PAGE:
Former L.A. Angels Employee Indicted On Charges In Tyler Skaggs Overdose
The trial of former Los Angeles Angels director of communications — Eric Prescott Kay — related to the drug overdose death of Angels pitcher — Tyler Skaggs —-is set to start on December 14, 2020, in Fort Worth, Texas.
Eric Kay was indicted on two counts by a federal grand jury on Friday, October 16, 2020, in relation to pitcher Tyler Skaggs’ overdose. The first count carries a 20-year jail term and the second a 20-years-to-life sentence.
The trial date was set by U.S. District Judge Terry R. Means based on the order filed last week.
The indictment charges Kay with possession of fentanyl with the intent to distribute “beginning in or before 2017.” According to his indictment, Kay confessed to federal agents regarding his involvement in supplying drugs to Skaggs that “resulted in the death and serious bodily injury of Skaggs.”
The U.S. Attorney for the Northern District of Texas reported that the former Angels’ employee appeared in federal court on Friday, October 16, 2020, after his arrest on August 7 in Fort Worth, Texas.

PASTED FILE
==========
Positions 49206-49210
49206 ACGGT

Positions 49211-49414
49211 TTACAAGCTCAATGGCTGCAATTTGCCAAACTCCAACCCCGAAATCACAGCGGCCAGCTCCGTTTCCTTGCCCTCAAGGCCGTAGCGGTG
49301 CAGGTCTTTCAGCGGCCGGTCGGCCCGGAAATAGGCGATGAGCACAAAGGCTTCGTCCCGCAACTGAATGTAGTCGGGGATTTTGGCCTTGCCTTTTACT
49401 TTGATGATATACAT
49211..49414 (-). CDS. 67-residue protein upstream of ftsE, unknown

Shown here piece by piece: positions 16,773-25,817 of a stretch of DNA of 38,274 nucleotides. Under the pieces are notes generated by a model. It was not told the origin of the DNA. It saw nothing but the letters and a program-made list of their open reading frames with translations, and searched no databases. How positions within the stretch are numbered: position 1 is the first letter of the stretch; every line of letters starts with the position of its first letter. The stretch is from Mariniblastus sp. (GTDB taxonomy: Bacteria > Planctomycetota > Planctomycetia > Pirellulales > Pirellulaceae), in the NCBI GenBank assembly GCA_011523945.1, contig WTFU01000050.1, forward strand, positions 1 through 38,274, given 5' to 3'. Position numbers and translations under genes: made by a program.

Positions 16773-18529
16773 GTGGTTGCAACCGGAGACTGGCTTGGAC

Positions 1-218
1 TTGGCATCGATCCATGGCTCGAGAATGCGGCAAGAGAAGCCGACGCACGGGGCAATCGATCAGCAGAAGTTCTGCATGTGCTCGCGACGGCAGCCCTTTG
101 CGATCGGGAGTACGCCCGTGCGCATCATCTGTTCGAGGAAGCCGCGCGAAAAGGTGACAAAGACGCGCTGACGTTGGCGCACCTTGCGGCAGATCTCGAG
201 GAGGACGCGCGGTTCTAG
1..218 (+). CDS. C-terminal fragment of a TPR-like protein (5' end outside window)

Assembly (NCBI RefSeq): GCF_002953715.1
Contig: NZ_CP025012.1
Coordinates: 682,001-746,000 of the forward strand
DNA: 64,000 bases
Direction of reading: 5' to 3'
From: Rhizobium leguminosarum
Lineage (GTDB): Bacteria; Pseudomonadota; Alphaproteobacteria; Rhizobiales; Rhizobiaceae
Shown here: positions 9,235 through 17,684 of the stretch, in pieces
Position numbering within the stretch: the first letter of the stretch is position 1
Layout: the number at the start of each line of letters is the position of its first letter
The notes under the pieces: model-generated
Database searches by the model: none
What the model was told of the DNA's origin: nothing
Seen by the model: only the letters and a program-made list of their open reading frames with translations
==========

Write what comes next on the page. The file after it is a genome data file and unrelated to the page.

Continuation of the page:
The 27-year-old Angels pitcher — Tyler Skaggs — was found dead on July 1, 2019, in his room at the Hilton Hotel in Southlake, Texas, where the Angels were scheduled to play the Texas Rangers.
Skaggs’ toxicology report, accessed through the Taranta County Medical examiner’s office, found the presence of oxycodone, ethanol, and fentanyl in his system. The report further stated that the pitcher asphyxiated on his emesis.
According to an affidavit filed in support of the criminal complaint against the Angels’ staffer by Drug Enforcement Administration special agent, Geoffrey Lindenberg, “It was later determined that but for the fentanyl in (Skaggs’) system, (he) would not have died.”
The affidavit also stated that on the evening of June 30, 2019, Kay visited Skaggs to deliver pills at the pitcher’s behest. Later, upon examining Skaggs’ hotel room, authorities detected “white residue” on the room’s floor that tested positive for a counterfeit oxycodone pill laced with fentanyl.